The Dragon’s Appraiser: Part Two

The Dragon’s Appraiser
Part Two
Viola Rivard

adja nibbled
on her bottom lip as she examined the small golden tablet. Although time had faded the ancient symbols engraved on its face, the grooves were still deep enough that a scholar could easily glean their imprint with a piece of parchment and some charcoal.

“If I had to guess, I’d say that this was part of a Basheti book of law. Quite rare, quite rare,” she said. “You see, Emperor Vardeksema was the only person in history to unite all of the city-states of Bashet. He created fifty-seven books of law, one for the governor of each city-state. The laws were supposed to unify the uncivilized people, but the emperor’s plan backfired. Because he engraved the laws on solid gold, the governors all sold the tablets, paid for mercenaries, and then revolted. To this day, even just one of these pages would be worth at least a hundred and twenty silvers in the marketplace.”

That was where she lost the dragon.

“Why would anyone trade gold for silver?” Sevrrn asked. “Your economy sounds absurd.”

Typically, Sevrrn sat atop an ornate throne. Each morning he would lay an array of objects in front of his gilded seat and stare down at Madja as she gave a thorough appraisal of each one. But for the past few days, he had forsaken his throne, choosing instead to sit on the coin-littered floor beside her.

Madja liked to think it was because he was beginning to see her as an equal, or even because he simply enjoyed being beside her. More realistically, he did it to give himself better access to her. After all, it must have been tedious for him to have to get off his throne each time his insatiable libido overcame him.

“Silver is the most common currency in trading. If this were merely a hunk of gold, it would only be worth one point seven times its weight in silver—about fifty-eight coins. It’s the historical and scholarly principles of it that give it value. Does that make sense?”

“I suppose to a human, it would,” he said absently.

Madja recognized his mounting indifference and doubted she would even get to the next appraisal before he’d be on her.

She was right.

“I grow tired of this,” he said. “Let us do something else.”

In one fluid motion, Sevrrn was in front of her, his long arms placed on either side of Madja to cage her in. Beautiful as he was, Sevrrn could never be mistaken for anything but a calculating predator. Any other person would have cowered beneath him. There had been a time when Madja would have as well, but after two months of his antics, she knew how to manage the lascivious dragon.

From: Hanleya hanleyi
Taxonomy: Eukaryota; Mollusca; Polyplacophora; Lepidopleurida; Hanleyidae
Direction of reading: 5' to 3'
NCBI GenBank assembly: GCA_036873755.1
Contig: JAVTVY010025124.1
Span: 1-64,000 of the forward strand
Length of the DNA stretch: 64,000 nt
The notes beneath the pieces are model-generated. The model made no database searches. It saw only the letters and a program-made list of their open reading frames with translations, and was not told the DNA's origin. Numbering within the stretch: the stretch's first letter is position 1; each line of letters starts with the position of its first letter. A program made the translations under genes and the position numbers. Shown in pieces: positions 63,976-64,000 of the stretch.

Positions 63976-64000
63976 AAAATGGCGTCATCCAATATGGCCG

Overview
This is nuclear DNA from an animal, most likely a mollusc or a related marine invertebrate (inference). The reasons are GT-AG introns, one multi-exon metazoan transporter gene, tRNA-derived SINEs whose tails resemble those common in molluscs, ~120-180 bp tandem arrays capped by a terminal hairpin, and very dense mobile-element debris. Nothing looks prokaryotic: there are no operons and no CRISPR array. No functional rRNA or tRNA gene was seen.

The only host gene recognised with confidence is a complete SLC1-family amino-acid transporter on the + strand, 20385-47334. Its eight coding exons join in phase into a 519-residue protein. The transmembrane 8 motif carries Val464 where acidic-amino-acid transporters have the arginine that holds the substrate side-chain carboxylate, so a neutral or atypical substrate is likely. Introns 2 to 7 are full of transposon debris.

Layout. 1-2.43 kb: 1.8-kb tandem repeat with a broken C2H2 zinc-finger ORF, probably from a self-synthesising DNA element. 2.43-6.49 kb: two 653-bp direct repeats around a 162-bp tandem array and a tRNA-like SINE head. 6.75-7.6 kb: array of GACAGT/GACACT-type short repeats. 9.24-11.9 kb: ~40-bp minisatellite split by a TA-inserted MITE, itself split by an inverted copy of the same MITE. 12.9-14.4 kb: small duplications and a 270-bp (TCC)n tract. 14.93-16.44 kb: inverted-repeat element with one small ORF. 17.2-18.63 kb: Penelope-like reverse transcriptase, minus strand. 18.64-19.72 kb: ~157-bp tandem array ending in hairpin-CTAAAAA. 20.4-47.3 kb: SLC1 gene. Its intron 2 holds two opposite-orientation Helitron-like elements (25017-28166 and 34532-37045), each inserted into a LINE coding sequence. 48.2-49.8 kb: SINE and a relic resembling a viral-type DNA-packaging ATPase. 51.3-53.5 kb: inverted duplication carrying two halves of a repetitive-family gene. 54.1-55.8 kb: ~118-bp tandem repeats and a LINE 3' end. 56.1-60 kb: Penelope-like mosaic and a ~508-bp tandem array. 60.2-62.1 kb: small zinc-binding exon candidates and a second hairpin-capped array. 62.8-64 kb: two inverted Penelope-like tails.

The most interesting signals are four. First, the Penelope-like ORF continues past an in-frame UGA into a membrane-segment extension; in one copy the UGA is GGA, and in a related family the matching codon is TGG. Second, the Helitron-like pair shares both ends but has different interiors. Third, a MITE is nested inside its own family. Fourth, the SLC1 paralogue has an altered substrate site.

“Do you ever think of anything besides sex?” she asked.

Sevrrn took the question into serious consideration, his garnet eyes turning thoughtful. “Perhaps on occasion.”

Suppressing a grin, she pressed a hand to his chest. “I’m not really in the mood for that right now.”

Golden brows drawing together, Sevrrn looked at her as if she had just said something inconceivable. “Why not?”

She gave a small shrug. “I suppose I have a lot on my mind.”

Disappointment flashed over his face as he sat back. For all his age and power, one thing the dragon god was not yet adept at was hiding his emotions.

“Such as?” he asked.

“Well, mostly I’ve been thinking about visiting town. Remember when I asked you if we could go to the marketplace?”

Sevrrn grew tense. “No.”

“And here I thought your memory was—”

“I meant no, you will not go.”

“Can you at least consider—?”


Madja took a deep breath and exhaled slowly. She had played this scenario out in her head hundreds of times in the past few months, meticulously planning out how she could convince him to let her get out of the lair for a few days. Of all the arguments she’d been prepared to counter, she still didn’t know to deal with outright rejection.

“I’m going crazy in here, Sevrrn,” she said, hoping she sounded every bit as weary as she felt. “I need to go be around other people.”


Well, at least that was something she could work with.

“Unlike dragons, humans are social creatures. We need to spend time with our own kind, even if it’s only for a day or two.”

Anticipating the next “no”, Madja reached out and pressed her index finger to his mouth. After a brief pause, she began to trace the contours of his lips with the tip of her finger.